California State. Gavin Newsom He remains silent as his state considers distributing hundreds of billions of dollars to the black population in reparations as a way to offset slavery and subsequent discrimination.
Newsom, a Democrat, has not yet taken a position or commented publicly on the prospect of his state enacting a slew of recent compensation proposals gaining traction in California. The governor’s office did not respond to any of Fox News Digital’s repeated requests for comment regarding its views on the issue and whether it is considering executive action to implement the plans being discussed if the California legislature takes no action.
the California Compensation Task Force, created by state legislation Newsom signed in 2020, is considering a proposal to award just under $360,000 per person to the nearly 1.8 million black Californians whose ancestors were enslaved in the US, making the total cost of the program about $640 billion. dollar. .
The task force’s final recommendations on compensation will be submitted to the California legislature, which will then decide whether to implement the measures and send them to Newsom’s office to be signed into law.
Newsom’s silence on compensation comes amid growing calls for him to use his power to unilaterally enact task force proposals for black residents of the state if the legislature does not.
“The task force does the hard work of preparing final recommendations, but ultimately these recommendations are non-binding and still require relentless political will to enact remedies that will begin to address centuries of compound harm,” Drizen Heath, a leading compensation expert and activist, said recently. for Fox News Digital. Newsom has the authority to enact these recommendations, if in fact they are in line with the wishes of the entire slope community, after the release of the final report on July 1, and he must do so, if state legislators fail to act.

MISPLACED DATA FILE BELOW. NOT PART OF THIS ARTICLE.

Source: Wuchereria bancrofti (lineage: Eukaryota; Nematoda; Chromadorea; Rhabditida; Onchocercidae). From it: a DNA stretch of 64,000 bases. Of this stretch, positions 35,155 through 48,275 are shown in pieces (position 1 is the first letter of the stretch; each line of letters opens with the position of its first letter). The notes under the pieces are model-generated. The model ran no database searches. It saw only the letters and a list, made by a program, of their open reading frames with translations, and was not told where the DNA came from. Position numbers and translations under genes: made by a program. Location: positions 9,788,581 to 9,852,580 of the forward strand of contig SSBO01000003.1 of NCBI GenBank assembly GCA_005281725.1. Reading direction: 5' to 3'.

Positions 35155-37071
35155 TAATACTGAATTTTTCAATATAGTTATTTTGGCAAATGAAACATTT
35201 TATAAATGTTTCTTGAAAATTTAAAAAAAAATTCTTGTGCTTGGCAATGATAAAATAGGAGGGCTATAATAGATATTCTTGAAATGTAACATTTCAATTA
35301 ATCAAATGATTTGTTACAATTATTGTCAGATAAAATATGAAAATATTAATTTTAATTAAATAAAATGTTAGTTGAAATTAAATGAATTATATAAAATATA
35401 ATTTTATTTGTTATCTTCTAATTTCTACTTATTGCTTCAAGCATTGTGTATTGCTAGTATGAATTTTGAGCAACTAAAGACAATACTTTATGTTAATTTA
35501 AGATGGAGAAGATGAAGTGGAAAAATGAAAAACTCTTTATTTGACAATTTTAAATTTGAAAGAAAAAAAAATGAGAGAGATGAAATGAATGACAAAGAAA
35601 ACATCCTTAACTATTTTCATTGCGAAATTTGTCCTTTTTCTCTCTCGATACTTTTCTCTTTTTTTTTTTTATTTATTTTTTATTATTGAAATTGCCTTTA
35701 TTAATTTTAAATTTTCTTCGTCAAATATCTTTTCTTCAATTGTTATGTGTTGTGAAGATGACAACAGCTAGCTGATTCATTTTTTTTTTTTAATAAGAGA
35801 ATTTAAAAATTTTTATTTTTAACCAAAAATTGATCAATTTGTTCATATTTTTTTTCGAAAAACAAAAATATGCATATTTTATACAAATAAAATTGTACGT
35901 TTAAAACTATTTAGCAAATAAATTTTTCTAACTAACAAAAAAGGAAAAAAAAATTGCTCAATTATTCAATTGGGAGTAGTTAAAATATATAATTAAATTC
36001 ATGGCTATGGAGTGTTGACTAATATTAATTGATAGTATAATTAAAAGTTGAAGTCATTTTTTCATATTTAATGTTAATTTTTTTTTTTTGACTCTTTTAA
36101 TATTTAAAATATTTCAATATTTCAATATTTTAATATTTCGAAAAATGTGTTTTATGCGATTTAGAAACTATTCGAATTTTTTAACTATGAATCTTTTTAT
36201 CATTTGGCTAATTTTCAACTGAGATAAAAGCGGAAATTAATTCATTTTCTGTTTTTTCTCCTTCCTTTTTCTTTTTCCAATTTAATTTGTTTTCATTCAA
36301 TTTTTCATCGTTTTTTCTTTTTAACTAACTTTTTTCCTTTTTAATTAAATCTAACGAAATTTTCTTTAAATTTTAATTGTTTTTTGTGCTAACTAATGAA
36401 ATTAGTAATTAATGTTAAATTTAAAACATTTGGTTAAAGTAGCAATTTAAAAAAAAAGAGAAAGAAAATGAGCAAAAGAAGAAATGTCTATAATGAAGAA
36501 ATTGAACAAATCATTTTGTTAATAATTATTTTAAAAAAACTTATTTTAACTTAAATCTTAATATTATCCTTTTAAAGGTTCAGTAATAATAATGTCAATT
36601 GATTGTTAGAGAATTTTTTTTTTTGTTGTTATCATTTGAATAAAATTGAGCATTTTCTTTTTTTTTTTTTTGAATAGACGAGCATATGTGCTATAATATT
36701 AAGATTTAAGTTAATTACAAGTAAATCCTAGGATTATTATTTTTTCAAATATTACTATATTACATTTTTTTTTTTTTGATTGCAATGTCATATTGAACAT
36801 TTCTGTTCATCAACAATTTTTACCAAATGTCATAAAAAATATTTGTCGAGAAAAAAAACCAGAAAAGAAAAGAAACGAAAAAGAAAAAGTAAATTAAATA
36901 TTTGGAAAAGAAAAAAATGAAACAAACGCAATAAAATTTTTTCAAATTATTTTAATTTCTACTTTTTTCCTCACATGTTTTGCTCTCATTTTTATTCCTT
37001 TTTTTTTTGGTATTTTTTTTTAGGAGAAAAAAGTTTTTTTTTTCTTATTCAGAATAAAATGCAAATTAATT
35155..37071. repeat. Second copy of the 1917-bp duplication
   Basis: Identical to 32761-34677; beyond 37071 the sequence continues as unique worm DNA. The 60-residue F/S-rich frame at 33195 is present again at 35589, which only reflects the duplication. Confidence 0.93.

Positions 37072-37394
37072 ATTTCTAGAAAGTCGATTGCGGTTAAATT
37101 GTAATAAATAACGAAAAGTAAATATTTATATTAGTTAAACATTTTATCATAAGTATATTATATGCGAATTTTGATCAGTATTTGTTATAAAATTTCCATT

Last year, the government task force submitted several Preliminary recommendations in an interim report. A final report of the commission’s official recommendations is due by July 1 to the state legislature.
The committee was formed amid the turmoil following the 2020 killing of George Floyd in Minneapolis. None of the nine committee members, most of whom were appointed by Newsom, are white.
The task force initially proposed $220,000 per person for black Californians last year, but recently increased the number by more than 60% to $360,000 as one of several ideas being considered for compensation.
Economists and researchers who consulted with the task force came up with the latest proposal using a model that assessed the racial wealth gap in California, calculating damages related to injustices such as housing discrimination, mass incarceration, and health harms.
It is not clear how California will pay the extensive damages. Newsom announced in January that the state faced a projected budget shortfall of $22.5 billion for the next fiscal year. Weeks later, the California Bureau of Legislative Analysts, a state agency that analyzes the state legislature’s budget, estimated in a subsequent report that Newsom’s forecast fell short of the mark by about $7 billion.
However, Lisa Holder, a staff member and president of the far-left Equal Justice Society, vowed in a recent opinion piece that the commission “The recommendations will be impressive.”
Meanwhile, as California contemplates compensation at the state level, the city of San Francisco is weighing its own compensation proposals at the local level.
Last week, the San Francisco Board of Supervisors expressed “unanimous” support for a draft plan of more than 100 compensation recommendations for the city, including a proposal to designate $5 million each for eligible black residents. According to Stanford University’s Hoover Institution, a $5 million lump sum proposal would cost non-black families in the city at least $600,000.
The city council has also expressed interest in others Remedial Forms for the City of San Francisco Roughly 50,000 black residents, like a guaranteed annual income of at least $97,000 for 250 years and a home in the area for just $1 per family.
Another idea under consideration is a “comprehensive debt forgiveness” program that would clear all personal, educational and credit card debts of low-income black families.
Like California, San Francisco is also facing a huge deficit, Estimated at 728 million dollarsmaking it unclear how the city will pay for this compensation plan.
According to Heath, local efforts in San Francisco or other cities to pay compensation should not excuse any state, including California, or the federal government from paying their own compensation.
She recently told Fox News Digital: “San Francisco’s action must act at the local level to address local harms and not negate the US government or the state of California to right their crimes.” “It is not the job of any city to remedy damages caused by the federal or state government.”